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Last Minute Thanksgiving Activities

Last week, we posted a Plants Try It plan with a Thanksgiving Twist (It can also be easily adapted to Daisies) – here are some additional Thanksgiving ideas. 

We like to make our last meeting before Thanksgiving more of a party.  Typically, we don’t work on badges, etc.  Here are some fun, last minute activities you can do that tie into the Thanksgiving theme.

If you haven’t already made the Corn Meal playdough from our Plants Try It post, click here for the recipe.

Thankfulness Bag We start with an empty paper bag, with the works “I Am Thankful For…” with scraps of paper, markers, crayons and pencils.   Girls can write or draw things they are thankful for.  Afterwards, you can share these with the troop and parents.  It’s really neat to see what the girls value.

Corn Husk Dolls – This is a fun activity because it really ties in with the law Using Resources Wisely.  In the past, people didn’t waste a thing, and the husk from corn was no exception.  Dried corn husks can easily be found in the hispanic food section of most grocery stores.  Here is a great link to make your doll.  Our girls really enjoyed this activity.

Corn Graphing – You can reinforce math skills already taking place in the classroom by graphing.  We provided three types of corn – popcorn, cream corn and candy corn for the girls to taste.  Then we had the girls raise their hands (they could also fill in for themselves on the graph) for which of the corn was their favorite.  Then create a simple graph.  Here is an example of an empty graph sheet (although there are many more choices than we provided).  

Hats here is a link for pilgrim hats.  You can also let the girls choose to make Native American hats by providing feathers, etc.   

Knitting Iris has a cute picture of a leaf turkey.  You can easily tie this into the Leaf Hunt Activity #4 from the Plants Try It (page 123).  





Little Nummies has a great snack idea.  Check it out here.  littlenummiesacorns


Plants Try It With A Thanksgiving Twist

Pilgrims of Plymouth
This activity can be easily adapted to Daisies.

The Plants Try It can take place over two meetings, ending close to Thanksgiving.  Read the book The Pilgrims of Plymouth, which we’ve had no trouble finding at the library, or you can purchase at Amazon by clicking here.  

Discuss with the children the pilgrim’s life.  Did they have a grocery store to buy food, etc?  Talk about how important it was that the Indians taught them how to grow corn (which you can tie into several different laws – Considerate and Caring, Friendly and Helpful).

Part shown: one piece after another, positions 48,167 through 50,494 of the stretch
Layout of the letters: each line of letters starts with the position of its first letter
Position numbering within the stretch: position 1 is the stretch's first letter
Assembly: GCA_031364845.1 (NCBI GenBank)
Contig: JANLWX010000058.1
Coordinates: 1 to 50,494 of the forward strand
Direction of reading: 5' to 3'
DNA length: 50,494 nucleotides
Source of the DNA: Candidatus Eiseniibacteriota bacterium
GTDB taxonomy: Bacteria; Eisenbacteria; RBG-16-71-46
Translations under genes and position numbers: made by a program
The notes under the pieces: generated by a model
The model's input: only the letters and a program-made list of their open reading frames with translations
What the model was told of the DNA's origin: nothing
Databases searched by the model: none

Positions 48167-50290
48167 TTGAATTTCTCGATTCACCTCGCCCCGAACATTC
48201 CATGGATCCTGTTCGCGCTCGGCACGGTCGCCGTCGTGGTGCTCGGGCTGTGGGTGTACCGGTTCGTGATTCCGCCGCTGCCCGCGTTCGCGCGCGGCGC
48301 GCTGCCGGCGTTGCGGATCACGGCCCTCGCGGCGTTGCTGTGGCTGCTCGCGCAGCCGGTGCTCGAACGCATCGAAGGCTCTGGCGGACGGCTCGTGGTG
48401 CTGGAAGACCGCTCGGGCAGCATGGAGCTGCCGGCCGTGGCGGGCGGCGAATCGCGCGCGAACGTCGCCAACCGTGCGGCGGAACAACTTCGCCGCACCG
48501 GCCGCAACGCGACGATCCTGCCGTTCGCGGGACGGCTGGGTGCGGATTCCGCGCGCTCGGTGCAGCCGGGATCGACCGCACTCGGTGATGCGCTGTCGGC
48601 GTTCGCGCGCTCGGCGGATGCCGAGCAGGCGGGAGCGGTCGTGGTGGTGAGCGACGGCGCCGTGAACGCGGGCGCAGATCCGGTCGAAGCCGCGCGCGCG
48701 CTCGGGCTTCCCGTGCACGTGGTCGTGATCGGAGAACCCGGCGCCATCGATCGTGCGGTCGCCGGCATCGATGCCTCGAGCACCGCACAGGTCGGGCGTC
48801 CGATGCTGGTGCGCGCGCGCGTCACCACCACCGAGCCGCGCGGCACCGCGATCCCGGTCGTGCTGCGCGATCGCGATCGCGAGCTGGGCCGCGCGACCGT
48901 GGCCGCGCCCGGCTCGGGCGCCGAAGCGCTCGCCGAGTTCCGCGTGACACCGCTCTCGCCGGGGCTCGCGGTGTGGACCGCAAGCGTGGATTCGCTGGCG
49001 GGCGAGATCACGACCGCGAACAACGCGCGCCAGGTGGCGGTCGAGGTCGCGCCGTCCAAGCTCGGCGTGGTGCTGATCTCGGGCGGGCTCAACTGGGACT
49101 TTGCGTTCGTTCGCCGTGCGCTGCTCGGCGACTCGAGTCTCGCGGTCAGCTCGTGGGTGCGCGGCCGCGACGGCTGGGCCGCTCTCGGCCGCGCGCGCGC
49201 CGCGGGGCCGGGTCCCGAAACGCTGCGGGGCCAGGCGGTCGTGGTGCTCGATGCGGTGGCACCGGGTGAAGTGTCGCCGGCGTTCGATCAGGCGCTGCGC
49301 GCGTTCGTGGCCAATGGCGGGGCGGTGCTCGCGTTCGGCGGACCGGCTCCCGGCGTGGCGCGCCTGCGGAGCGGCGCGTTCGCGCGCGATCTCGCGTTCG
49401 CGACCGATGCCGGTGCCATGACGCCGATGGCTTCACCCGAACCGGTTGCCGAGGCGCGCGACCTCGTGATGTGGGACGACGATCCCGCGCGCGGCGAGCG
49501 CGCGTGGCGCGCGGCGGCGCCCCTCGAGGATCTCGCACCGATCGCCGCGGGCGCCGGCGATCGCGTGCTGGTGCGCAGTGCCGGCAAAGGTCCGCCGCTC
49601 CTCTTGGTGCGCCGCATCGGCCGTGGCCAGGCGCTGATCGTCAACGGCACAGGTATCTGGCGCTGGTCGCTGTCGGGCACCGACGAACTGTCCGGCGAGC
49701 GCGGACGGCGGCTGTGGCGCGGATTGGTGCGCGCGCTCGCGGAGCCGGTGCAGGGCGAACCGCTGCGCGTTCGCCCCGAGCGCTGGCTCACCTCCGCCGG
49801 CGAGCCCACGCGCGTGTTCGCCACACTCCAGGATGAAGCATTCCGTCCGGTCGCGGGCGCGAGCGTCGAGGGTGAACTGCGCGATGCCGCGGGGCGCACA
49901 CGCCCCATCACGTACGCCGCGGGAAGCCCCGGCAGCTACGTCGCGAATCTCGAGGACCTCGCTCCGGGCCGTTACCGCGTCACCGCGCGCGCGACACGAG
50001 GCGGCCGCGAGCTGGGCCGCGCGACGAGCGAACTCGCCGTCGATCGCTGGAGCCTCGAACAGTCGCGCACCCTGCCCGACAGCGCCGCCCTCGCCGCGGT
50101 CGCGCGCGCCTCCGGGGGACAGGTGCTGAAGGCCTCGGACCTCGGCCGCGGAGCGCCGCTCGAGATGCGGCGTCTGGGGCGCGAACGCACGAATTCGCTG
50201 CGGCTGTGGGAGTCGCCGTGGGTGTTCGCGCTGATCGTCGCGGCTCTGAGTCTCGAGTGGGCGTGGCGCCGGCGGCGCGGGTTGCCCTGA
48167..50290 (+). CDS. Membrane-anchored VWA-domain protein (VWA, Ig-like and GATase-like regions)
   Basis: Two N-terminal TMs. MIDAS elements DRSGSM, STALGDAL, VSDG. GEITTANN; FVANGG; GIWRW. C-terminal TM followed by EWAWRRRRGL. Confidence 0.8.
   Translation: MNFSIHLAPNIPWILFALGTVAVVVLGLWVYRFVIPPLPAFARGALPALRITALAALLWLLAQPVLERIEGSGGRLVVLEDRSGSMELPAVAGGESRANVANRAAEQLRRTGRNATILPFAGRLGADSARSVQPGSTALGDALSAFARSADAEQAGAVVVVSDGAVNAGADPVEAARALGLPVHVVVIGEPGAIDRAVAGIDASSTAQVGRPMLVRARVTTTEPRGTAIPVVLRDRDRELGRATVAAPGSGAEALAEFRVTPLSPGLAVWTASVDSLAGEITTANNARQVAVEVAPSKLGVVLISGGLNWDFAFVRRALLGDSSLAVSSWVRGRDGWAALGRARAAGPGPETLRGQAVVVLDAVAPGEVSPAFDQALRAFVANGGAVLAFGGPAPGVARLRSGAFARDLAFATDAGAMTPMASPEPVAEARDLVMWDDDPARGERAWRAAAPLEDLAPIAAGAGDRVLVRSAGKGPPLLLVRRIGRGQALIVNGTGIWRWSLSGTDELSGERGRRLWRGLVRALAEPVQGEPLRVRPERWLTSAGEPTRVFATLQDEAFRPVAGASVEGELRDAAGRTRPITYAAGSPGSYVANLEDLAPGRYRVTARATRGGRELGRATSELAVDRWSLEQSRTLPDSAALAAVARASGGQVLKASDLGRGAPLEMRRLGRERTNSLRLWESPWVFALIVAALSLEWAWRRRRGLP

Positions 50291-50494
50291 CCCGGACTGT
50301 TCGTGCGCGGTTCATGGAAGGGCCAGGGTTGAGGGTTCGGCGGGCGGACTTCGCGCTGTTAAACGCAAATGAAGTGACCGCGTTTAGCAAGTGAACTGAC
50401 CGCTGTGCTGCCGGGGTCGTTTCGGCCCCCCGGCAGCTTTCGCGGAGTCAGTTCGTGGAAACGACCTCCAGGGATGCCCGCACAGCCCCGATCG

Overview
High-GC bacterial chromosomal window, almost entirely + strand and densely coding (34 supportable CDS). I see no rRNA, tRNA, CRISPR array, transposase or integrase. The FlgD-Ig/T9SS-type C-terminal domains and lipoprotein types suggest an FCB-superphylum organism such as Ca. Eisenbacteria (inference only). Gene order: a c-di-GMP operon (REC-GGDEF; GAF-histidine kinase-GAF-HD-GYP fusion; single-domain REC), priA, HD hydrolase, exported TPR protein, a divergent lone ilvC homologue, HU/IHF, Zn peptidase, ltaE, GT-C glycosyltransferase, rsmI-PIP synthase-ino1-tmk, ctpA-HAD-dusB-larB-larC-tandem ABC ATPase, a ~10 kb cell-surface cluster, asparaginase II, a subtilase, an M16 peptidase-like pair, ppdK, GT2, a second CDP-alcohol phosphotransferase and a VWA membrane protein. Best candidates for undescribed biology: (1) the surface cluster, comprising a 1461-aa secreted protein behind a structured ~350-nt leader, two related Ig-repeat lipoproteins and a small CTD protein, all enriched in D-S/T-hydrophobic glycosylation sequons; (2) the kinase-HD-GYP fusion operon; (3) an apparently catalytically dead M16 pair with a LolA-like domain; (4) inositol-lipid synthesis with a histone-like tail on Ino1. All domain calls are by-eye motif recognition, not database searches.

The girls might enjoy a popcorn song (original author unknown):

One little kernel (Hold up one finger)
Sleeping in the pot. (Curl up and pretend to sleep)
Turn on the heat
And watch it pop. (Jump into the air)
Popping, hopping popcorn (Hop around)
A munchy, crunchy treat. (Pretend to eat)
Pour on the butter (Pretend to pour on butter)
And let me eat! (Pretend to eat)


Now would be a great time to pop corn for the girls.  If possible, use a popcorn popper that allows the girls to see the corn as it heats up, or even an air popper.  Most girls have had microwave popcorn, but may have never experienced popping corn in a popper.
Corn Is MaizeEat popcorn and share parts of the book Corn is Maize.  This book is a little long to read, so look at the book before the meeting and read the parts your girls will find the most interesting and you find the most educational.  


The Plants Try-It is a favorite for our girls, and the best time is Fall, when there are a lot of leaves on the ground.

Activity #4 – Leaf Hunt (page 123 in Try It book – Plants) 

We went on a nature walk around our meeting area searching for unique leaves.   When we returned and made rubbings. Activity #2 (page 122 in Try It book – Plants)

Depending on how far your girls walked, or how warm your Autumn may be, the girls might be hot, thirsty and ready for a snack (although do we really need a reason for a snack?).

Snack:  For a quick snack, you could make sugar cookies and use a leaf cookie cutter to keep with the theme. 

If you have more time, you can make a Fall artwork snack.  Take a piece of bread, and spread with it with peanut butter.  This will be your canvas.  Give each girl a handful of thin pretzels.  These will become your truck and branches.  Then give each girl a small packet of M&Ms.  Ask the girls what are fall colors?  Then have them separate the fall color M&Ms from the others.  These fall colors will be the leaves.  AS ALWAYS: MAKE NOTE OF FOOD ALLERGIES.

Why Do Leaves Change ColorsFall Leaves FallWhile the girls are reading, this is a good time to read a story.  

Two personal favorites are Why Do Leaves Change Colors?

and Fall, Leaves, Fall (which can be found in your library or substitute with another Leaf Falling themed book).